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News from HERIT-DATA
7th HERIT-DATA partners’ online meeting
The virtual group picture! :)
On 16-17-18 November, HERIT-DATA partners gathered for the 7th project online meeting.
It was not possible to meet in Valencia as it was initially planned, however the partners could still discuss the project’s achievements and next steps in a virtual way.

From a communication perspective, the next months will be dedicated to disseminating the key results achieved so far and to supporting the partners in the communication about the pilot activities.

A Model for Mass tourism management is currently under development, and is aimed to provide concrete guidance on how to use data and new technologies to manage and preserve the Mediterranean cultural heritage.

The coming months will also be dedicated to shaping the capitalisation actions, including the synergies with other projects and the connections with territorial authorities who could use HERIT-DATA’s outputs in their future work.

The partners could also discuss the work to be done to collect and analyse the data from the pilot sites using the Snap4City platform (we talked about it in our June E-flash). The Covid-19 pandemic prevents the pilot leaders from collecting the real data in their respective sites, but it is still possible for them to prepare the testing of the platform and to install the data collection technologies. This will allow us to collect the data next year.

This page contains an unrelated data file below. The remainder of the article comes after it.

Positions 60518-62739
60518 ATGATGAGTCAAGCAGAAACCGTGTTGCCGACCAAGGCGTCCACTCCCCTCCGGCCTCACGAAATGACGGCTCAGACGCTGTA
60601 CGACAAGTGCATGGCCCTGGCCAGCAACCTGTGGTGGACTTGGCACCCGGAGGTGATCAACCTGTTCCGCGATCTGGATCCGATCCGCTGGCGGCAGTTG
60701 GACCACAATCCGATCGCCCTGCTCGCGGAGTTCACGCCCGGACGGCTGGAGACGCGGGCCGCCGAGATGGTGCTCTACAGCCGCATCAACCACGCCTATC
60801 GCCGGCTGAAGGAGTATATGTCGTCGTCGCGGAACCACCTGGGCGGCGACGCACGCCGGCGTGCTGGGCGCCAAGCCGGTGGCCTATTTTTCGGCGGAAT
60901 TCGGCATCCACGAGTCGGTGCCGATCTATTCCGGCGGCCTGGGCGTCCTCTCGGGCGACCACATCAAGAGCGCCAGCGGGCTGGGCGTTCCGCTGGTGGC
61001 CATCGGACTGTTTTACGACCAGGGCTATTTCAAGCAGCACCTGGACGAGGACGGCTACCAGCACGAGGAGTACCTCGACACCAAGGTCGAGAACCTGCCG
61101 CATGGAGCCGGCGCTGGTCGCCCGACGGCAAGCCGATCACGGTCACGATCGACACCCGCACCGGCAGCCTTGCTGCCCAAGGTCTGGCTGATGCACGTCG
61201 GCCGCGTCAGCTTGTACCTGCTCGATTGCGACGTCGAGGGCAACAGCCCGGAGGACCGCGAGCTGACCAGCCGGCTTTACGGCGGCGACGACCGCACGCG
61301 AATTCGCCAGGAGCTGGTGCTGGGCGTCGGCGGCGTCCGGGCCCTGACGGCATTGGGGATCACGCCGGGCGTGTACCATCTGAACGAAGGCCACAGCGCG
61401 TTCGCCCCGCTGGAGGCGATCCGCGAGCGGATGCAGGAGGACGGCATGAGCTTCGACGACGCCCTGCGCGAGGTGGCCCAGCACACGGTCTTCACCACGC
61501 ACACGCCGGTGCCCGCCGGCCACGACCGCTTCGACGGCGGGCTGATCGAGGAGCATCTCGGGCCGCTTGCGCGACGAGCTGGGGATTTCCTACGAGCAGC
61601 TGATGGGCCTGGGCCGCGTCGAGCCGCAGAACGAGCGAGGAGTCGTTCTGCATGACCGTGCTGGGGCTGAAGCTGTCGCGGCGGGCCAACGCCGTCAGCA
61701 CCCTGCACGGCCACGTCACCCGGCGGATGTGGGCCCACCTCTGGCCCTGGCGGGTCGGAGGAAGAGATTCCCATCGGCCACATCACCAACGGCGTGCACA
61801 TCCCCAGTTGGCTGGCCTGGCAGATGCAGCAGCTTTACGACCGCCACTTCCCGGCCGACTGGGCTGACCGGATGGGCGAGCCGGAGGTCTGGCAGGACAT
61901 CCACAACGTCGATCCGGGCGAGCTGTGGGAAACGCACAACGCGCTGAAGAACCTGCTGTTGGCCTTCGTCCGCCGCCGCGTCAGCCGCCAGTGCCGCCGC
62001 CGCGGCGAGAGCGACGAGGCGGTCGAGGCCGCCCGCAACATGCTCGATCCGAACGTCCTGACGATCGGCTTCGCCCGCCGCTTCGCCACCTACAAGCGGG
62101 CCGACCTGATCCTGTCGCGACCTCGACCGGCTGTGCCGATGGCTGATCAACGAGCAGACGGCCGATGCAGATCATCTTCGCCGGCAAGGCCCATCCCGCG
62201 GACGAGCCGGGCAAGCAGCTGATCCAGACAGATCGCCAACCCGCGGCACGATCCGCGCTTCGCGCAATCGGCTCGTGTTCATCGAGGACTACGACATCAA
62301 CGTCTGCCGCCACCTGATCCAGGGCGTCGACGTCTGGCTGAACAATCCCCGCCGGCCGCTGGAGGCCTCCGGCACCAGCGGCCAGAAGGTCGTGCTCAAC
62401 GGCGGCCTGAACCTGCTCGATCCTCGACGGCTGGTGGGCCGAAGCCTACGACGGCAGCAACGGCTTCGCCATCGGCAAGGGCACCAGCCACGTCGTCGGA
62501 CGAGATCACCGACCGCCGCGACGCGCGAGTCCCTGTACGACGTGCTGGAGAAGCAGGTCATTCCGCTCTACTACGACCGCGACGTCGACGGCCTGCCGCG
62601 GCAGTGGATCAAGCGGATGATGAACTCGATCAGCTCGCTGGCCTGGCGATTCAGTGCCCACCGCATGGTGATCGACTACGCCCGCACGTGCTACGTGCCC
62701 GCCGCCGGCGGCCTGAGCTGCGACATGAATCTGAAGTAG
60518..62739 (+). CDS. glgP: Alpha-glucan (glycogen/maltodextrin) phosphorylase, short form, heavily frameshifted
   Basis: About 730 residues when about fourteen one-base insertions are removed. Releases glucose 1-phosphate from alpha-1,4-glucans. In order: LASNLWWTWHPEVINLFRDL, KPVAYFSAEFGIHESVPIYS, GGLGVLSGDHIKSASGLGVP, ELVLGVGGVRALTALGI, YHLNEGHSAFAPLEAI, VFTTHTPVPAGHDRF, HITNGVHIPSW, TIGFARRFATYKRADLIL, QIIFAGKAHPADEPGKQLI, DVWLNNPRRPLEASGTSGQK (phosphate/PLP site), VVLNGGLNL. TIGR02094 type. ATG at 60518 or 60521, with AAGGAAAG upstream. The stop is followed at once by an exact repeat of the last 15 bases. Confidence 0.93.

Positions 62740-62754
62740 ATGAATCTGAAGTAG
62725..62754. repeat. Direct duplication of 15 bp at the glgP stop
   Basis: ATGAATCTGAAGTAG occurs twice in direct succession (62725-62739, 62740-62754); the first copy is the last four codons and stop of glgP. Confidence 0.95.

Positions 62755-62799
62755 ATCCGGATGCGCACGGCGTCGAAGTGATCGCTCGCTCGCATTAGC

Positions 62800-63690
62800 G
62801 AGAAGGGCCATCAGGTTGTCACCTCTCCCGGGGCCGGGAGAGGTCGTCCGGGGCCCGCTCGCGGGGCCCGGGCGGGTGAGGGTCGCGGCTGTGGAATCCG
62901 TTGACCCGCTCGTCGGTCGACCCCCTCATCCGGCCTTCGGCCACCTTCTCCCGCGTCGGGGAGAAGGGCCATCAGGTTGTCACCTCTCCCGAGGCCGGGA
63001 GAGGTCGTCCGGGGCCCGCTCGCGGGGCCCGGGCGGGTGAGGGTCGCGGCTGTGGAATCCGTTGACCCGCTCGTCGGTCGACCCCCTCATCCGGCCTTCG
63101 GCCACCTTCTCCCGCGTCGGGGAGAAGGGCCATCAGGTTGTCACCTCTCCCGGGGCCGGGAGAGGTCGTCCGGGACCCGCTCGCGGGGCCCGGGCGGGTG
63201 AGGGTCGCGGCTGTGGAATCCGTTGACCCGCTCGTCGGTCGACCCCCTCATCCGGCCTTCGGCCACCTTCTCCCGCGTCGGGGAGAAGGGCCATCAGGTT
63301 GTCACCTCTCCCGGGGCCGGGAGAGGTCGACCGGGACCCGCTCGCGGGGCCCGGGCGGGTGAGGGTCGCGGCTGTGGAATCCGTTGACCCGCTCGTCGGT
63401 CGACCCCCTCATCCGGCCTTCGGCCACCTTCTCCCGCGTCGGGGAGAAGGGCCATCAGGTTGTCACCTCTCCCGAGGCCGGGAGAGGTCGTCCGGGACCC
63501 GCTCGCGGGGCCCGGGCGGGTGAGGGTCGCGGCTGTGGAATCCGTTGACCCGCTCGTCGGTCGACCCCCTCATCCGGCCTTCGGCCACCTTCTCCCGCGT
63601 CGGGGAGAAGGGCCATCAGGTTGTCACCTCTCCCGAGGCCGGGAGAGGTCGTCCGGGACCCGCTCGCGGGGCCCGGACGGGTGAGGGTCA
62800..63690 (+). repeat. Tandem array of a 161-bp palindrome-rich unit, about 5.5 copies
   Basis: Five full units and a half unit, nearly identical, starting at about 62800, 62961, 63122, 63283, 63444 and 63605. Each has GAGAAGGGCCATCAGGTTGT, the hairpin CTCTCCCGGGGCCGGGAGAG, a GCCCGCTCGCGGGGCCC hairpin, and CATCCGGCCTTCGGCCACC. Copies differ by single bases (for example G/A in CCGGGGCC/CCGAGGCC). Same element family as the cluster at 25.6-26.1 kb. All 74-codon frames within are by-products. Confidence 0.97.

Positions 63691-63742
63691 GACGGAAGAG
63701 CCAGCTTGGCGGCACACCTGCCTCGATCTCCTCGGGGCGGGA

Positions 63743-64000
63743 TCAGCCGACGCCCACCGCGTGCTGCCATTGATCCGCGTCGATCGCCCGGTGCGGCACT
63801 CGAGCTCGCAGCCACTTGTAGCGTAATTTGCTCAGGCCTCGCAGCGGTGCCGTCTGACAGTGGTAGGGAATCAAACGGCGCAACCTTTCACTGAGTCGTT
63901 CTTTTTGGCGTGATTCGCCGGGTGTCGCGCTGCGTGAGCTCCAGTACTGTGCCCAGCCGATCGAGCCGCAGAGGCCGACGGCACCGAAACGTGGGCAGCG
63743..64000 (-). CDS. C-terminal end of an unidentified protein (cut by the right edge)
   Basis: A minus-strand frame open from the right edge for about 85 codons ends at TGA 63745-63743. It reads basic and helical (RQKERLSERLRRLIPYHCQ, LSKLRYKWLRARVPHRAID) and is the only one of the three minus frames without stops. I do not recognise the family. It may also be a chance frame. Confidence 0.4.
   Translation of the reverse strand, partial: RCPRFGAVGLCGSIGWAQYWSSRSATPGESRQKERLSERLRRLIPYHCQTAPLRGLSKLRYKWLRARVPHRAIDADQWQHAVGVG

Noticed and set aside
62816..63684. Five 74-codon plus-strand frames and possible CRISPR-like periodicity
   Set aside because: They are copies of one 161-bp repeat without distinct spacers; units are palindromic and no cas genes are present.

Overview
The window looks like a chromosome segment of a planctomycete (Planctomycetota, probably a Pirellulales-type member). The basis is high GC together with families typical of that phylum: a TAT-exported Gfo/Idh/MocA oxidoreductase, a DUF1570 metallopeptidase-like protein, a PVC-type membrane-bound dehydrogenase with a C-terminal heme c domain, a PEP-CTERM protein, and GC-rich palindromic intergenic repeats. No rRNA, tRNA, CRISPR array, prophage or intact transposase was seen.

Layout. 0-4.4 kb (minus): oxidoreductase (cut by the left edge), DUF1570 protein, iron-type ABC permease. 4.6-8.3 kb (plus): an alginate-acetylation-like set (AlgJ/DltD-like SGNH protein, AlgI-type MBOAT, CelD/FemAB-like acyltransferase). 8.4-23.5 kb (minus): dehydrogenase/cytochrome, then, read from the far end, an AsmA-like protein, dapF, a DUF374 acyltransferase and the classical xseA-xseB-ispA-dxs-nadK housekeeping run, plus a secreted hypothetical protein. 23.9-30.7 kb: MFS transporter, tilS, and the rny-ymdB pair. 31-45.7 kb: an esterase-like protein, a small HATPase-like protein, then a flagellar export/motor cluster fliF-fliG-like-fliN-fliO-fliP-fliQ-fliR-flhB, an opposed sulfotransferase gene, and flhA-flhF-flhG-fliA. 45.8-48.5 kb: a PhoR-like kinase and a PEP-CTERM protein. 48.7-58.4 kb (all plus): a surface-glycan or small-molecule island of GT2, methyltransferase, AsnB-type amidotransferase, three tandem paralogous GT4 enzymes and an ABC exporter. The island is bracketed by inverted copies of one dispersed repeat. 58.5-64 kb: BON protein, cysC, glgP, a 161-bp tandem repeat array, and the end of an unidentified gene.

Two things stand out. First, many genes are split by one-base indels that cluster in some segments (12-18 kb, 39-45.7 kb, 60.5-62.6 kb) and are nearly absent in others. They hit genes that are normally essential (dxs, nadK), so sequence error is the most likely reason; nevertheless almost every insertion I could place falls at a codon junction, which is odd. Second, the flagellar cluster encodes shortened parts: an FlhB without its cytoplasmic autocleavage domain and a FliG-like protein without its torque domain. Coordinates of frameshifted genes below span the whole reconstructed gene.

Many more updates to come in the upcoming weeks: follow us on our social media channels (Twitter, LinkedIn and YouTube) and on our website!
News from the tourism sector
Turning tourist flats into affordable homes
Venice's St Marks square empty

What if Covid-19 could create the opportunity to convert tourist flats into affordable homes for the local population? Some cities in Europe and beyond have started going in this direction.

Lisbon has recently launched an initiative to encourage the landlords of tourist flats to rent their properties to the city for a minimum of five years. This allows to provide affordable housing while at the same time giving the landlords the guarantee of a stable income in these times of uncertainty.

The city of Venice has partnered with the university and property owners in order to rent unoccupied tourist flats to students, and the agreement seems to be working: in September, the portal dedicated to student rental was having a growing number of requests.

This summer, Barcelona has warned a number of owning companies that the city would seize empty flats (often used for tourist rental), if a tenant would not be found in the coming month. This measure builds on previous ones, all aimed at filling empty apartments.

In the meantime, some hotels are also considering converting their empty facilities into housing. It is the case of a hotel in Brooklyn, which started a partnership with a non-profit to convert its rooms and spaces into flats for homeless people, or low-income families.

Even if tourism will recover from this crisis, it is interesting to see how some cities, traditionally visited by huge numbers of tourists, are re-thinking their business models and re-imagining their spaces, giving them back to local communities.


Here is a selection of upcoming events and webinars:

BEST MED Conference: Data Management for Sustainable Tourism
December 9-10 - Click here

Webinaires de la donnée - Projet ODEON
December 10, 14, 18 - Click here

Tourism In Next Generation Eu And Interreg Programme 2021-27
December 14 - Click here

Sustainable Tourism in the WestMED: strengthening ties with Southern partners
December 15 - Click here

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